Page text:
LCAO urged Congress to give states sufficient Medicaid funding to keep hundreds of thousands of Medicaid recipients from losing health coverage, which would increase the risk of these individuals spreading the COVID-19 virus.

The need to social distancing may force day care centers to close. LCAO says that a fourth stimulus bill package might add language within the Medicare and Medicaid Home and Community Based Service funding to authorize states to apply retainer payments to adult day care centers for the purpose of providing services to seniors outside the physical center.

LCAO also made a recommendation to prevent the unnecessary transfers of seniors to hospitals and nursing homes and support those recovering from COVID-19 by increasing beneficiary access to home health care by eliminating Medicare’s requirement that they be home bound to quality for this benefit.

LCAO’s letter supported the expanded access to hospice care by allowing physician assistants to certify need and to create a federal fund to identify and set up alternative care sites to nursing homes that meet the same minimum federal standards of care.

LCAO pushed for an additional $50 million to fund the Medicare State Health Insurance Program, a program providing unbiased, free and personalized information to assist seniors to chooses Medicare products, to help seniors understand their specific health care coverage needs under this COVID emergency.

The fourth stimulus bill, says LCAO, must also include funding to ensure providers in health care facilities and at community-based programs, be given personal protective equipment. These providers should be provided free child care and sick leaved during this crisis, too.

Considered “a frontline resource in the battling the pandemic,” LCAO calls for the adequate funding to Geriatric Workforce Enhancement Program, administered by the Health Resources Administration.

LCAO, noting the importance of federal programs that assist seniors to stay at home (including the Older Americans Act that directly serve seniors and caregivers, and the Supplemental Nutrition Assistance Program, the largest federal nutrition program), asks Congress to increase funding, benefits and streamline the application process to these programs to address healthcare and food needs during this pandemic.

With the COVID-19 virus spreading throughout the nation’s nursing homes and assisted living facilities, LCAO calls for more funding to the nation’s long-term care ombudsman program for remote online training and education of nursing facility staff and volunteers, and to the National Ombudsman Resource Center for training materials.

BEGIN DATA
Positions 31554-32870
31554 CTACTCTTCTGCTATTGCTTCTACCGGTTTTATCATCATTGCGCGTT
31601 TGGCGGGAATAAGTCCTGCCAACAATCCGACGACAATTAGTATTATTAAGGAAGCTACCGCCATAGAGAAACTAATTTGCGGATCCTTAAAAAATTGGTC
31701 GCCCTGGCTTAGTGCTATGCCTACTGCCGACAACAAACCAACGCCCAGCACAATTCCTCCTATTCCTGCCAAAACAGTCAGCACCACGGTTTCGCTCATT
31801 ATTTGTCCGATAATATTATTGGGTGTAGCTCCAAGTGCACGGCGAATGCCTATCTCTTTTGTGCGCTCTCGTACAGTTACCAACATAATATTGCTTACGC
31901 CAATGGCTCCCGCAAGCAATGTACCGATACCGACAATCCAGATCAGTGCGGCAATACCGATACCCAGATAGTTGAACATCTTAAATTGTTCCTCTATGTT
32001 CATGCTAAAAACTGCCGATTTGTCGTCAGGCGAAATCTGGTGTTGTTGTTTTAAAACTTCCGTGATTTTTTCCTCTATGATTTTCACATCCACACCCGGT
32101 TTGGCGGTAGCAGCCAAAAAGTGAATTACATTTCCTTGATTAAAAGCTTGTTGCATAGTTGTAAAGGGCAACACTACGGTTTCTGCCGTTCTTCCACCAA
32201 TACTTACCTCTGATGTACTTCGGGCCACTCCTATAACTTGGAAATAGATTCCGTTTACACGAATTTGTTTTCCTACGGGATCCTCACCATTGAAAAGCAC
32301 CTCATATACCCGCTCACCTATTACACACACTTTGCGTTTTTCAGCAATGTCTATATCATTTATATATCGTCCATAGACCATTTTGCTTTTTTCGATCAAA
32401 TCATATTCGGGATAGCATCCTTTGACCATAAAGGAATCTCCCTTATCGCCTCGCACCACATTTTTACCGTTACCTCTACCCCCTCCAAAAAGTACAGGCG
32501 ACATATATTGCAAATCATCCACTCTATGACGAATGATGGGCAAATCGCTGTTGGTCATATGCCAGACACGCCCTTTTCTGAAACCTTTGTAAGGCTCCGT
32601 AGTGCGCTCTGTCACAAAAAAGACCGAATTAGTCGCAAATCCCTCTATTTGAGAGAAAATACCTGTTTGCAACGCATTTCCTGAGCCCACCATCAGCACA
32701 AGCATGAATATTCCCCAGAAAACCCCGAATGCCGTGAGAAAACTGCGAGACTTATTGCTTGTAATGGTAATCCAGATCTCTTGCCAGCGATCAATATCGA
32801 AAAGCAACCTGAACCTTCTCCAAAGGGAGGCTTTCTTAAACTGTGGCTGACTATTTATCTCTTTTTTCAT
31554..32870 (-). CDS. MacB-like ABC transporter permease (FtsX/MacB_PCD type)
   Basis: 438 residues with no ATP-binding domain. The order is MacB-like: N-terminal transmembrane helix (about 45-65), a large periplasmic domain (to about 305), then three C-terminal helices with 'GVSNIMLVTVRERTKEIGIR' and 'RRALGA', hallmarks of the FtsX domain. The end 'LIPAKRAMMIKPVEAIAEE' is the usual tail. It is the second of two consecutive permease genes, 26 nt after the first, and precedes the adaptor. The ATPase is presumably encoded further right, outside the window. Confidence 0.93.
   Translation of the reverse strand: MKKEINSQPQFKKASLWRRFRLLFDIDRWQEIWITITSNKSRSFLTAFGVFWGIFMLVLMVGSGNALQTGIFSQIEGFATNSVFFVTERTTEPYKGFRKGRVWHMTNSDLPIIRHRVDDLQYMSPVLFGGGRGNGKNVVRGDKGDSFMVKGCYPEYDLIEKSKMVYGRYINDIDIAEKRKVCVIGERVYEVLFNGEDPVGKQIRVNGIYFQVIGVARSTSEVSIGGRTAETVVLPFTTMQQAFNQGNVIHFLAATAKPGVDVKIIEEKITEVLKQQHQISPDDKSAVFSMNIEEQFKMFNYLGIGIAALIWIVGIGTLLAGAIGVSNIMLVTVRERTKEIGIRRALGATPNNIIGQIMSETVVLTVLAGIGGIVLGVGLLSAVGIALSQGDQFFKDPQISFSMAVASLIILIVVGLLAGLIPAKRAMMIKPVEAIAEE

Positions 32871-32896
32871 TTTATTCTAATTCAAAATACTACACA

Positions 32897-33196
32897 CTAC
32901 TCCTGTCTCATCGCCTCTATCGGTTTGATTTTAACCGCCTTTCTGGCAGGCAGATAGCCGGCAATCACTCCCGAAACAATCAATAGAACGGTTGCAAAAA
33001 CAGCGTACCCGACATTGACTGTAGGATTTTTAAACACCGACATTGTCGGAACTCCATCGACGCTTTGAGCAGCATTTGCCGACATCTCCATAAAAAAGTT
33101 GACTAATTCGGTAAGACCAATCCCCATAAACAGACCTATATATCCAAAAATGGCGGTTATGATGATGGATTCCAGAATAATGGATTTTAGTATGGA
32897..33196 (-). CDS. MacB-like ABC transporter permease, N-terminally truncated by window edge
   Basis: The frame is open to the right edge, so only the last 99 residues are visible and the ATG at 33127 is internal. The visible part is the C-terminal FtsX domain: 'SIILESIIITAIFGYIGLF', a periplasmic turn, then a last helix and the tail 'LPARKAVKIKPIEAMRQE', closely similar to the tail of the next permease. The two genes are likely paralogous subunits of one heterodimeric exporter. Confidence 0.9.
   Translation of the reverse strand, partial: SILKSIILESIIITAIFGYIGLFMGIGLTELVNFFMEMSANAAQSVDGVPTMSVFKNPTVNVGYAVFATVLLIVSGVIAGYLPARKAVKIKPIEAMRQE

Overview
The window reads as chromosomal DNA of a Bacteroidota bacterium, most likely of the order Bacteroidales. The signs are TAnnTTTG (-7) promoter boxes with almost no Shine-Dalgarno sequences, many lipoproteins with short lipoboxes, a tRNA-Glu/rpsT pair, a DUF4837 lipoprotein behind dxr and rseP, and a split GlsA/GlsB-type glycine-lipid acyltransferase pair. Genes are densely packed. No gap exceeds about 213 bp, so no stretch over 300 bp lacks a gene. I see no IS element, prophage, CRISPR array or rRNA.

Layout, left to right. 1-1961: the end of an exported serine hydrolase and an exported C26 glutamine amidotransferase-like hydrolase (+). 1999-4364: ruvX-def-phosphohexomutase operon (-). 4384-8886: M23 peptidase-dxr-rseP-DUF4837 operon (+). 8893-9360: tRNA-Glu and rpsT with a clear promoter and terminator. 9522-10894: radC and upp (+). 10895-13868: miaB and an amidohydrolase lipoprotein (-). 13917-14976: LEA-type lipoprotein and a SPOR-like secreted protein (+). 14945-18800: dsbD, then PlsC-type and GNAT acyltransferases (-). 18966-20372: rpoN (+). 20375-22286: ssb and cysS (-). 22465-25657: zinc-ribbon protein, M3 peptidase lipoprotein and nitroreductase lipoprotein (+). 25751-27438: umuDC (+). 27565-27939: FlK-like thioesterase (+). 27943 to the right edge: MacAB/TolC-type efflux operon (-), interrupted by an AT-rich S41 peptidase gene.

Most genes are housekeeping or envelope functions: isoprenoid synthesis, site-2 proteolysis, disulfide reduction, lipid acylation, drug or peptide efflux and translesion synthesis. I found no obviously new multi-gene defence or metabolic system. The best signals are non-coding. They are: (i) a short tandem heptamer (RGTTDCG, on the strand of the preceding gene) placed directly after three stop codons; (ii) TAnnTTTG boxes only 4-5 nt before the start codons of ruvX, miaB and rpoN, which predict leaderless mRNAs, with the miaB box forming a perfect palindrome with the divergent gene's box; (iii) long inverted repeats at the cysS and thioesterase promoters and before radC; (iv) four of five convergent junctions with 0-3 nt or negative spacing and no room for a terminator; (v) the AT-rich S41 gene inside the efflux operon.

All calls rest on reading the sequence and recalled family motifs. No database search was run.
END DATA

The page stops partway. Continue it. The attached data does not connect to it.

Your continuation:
With elder abuse and neglect cases in the community reaching 63,000 in 2018 and an expected surge in incidences due to the pandemic, LCAO calls for funding of $ 120 million for the nation’s state and local Adult Protective Services programs in the next stimulus bill. Also, allocating $4.1 billion for the Social Service Block Grant Program can provide critical services to vulnerable seniors through adult protective services, adult day care and in-home support services, congregate and home delivered meals, case management programs.

Finally, in a fourth economic response package, LCAO calls on lawmakers to include $15 million for the Retired Senior Volunteer Program and $10 million for the Senior Companion program to provide volunteer opportunities for seniors in their communities during the pandemic crisis. Congress might also consider “easing or suspending the current age requirements for participation,” to allow younger seniors to participate.

Remember Your Older Constituents

With the Trump Administration and GOP lawmakers pushing to put billions of dollars into the fourth stimulus bill to support the nation’s large corporations and small businesses, during the COVID-19 pandemic, it is important for Congress to not forget the needs of the nation’s seniors. If you run into your Congressman or Senator, make sure you urge them to seriously consider the needs of their older constituents.

To get a copy of LCAO’s letter to Congress, go to https://www.lcao.org/files/2020/04/LCAO-April-2020-Letter-for-COVID-19-Package-4-FINAL.docx.pdf .

Congress Must Protect Seniors in ‘Phase Four’ Stimulus Package

Published in the Woonsocket Call on April 12, 2020

Just weeks after Congress passed the Coronavirus Aid, Relief, and Economic Security (CARES) Act, the $2.2 trillion emergency stimulus package signed into law by President Donald Trump on March 27, lawmakers continue to look for ways to jump start the nation’s economy by passing another stimulus package. Lawmakers had previously passed two bipartisan stimulus bills to lessen the economic impact of the virus pandemic. Now, Congress is looking to hammer out another emergency stimulus bill to follow up the historic CARES Act.